Rationale: Epidermal growth factor (EGF) and its receptors play a role in cell proliferation and survival and are implicated in the pathobiology of pulmonary arterial hypertension (PAH).
Objectives: To study the role of EGF inhibition on experimental pulmonary hypertension.
Methods: We investigated (1) the effects of three clinically approved EGF receptor (EGFR) antagonists in vitro on rat pulmonary arterial smooth muscle cell proliferation and in vivo on experimental pulmonary hypertension (PH) induced by monocrotaline injection in rats and by chronic hypoxia in mice, and (2) the expression of EGFR in the lung tissues from experimental and clinical PH.
Measurements and main results: The EGFR inhibitors gefitinib, erlotinib, and lapatinib inhibited the EGF-induced proliferation of pulmonary arterial smooth muscle cells. In rats with established PH, gefitinib and erlotinib significantly reduced right ventricular systolic pressure and right ventricular hypertrophy. In addition, the medial wall thickness and muscularization of pulmonary arteries were improved. In contrast, lapatinib did not provide therapeutic benefit. These EGFR antagonists at their highest tolerable dose did not yield significant improvement in right ventricular systolic pressure, right ventricular hypertrophy, and pulmonary vascular remodeling in mice with chronic hypoxic PH. Moreover, no significant alteration in the EGFR expression was detected in the lung tissues from patients with idiopathic PAH.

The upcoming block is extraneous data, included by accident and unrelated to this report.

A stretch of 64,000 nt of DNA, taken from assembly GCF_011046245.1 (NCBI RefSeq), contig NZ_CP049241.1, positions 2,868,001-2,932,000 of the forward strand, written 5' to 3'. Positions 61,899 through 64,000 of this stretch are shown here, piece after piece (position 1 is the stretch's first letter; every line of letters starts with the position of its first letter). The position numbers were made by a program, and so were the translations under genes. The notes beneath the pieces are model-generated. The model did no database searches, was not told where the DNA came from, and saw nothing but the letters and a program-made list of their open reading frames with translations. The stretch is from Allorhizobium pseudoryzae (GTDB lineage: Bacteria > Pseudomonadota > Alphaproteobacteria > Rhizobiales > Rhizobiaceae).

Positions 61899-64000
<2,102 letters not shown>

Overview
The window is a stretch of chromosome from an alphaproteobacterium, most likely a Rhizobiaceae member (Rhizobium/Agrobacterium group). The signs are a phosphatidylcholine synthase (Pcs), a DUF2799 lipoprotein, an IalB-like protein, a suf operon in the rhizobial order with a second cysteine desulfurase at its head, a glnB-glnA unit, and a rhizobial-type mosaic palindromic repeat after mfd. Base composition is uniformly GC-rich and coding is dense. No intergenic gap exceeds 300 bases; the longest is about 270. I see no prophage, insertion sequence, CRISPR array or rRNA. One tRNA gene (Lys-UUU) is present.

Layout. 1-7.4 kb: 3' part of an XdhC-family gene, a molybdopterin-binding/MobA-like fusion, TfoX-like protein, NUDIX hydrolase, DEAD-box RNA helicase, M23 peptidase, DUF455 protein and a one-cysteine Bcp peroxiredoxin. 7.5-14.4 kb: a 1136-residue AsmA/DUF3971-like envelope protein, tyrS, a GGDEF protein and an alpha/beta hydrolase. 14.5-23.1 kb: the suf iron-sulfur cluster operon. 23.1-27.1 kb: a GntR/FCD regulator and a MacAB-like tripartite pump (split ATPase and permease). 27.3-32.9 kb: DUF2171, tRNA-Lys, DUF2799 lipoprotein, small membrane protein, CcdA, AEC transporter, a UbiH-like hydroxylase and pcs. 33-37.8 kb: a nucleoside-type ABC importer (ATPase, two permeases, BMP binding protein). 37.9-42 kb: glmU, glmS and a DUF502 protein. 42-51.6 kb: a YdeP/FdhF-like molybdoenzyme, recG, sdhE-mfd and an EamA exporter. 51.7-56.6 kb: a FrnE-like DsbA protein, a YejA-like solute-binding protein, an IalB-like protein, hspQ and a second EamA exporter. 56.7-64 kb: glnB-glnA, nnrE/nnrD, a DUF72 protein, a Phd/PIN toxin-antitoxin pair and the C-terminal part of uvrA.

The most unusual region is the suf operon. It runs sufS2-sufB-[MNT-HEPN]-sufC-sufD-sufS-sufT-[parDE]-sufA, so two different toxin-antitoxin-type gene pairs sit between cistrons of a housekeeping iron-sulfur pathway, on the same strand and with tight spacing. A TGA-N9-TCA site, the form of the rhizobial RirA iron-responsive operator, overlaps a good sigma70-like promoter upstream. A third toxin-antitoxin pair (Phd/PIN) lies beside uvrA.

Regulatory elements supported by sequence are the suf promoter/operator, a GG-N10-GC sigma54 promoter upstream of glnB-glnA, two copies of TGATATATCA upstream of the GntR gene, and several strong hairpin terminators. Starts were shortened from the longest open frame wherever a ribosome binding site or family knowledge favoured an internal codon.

Conclusions: The partial therapeutic efficacy of the EGFR antagonists in animal models of pulmonary hypertension and the absence of significant alteration in EGFR expression in the lungs from patients with idiopathic PAH suggest that EGFRs do not represent a promising target for the treatment of pulmonary hypertension.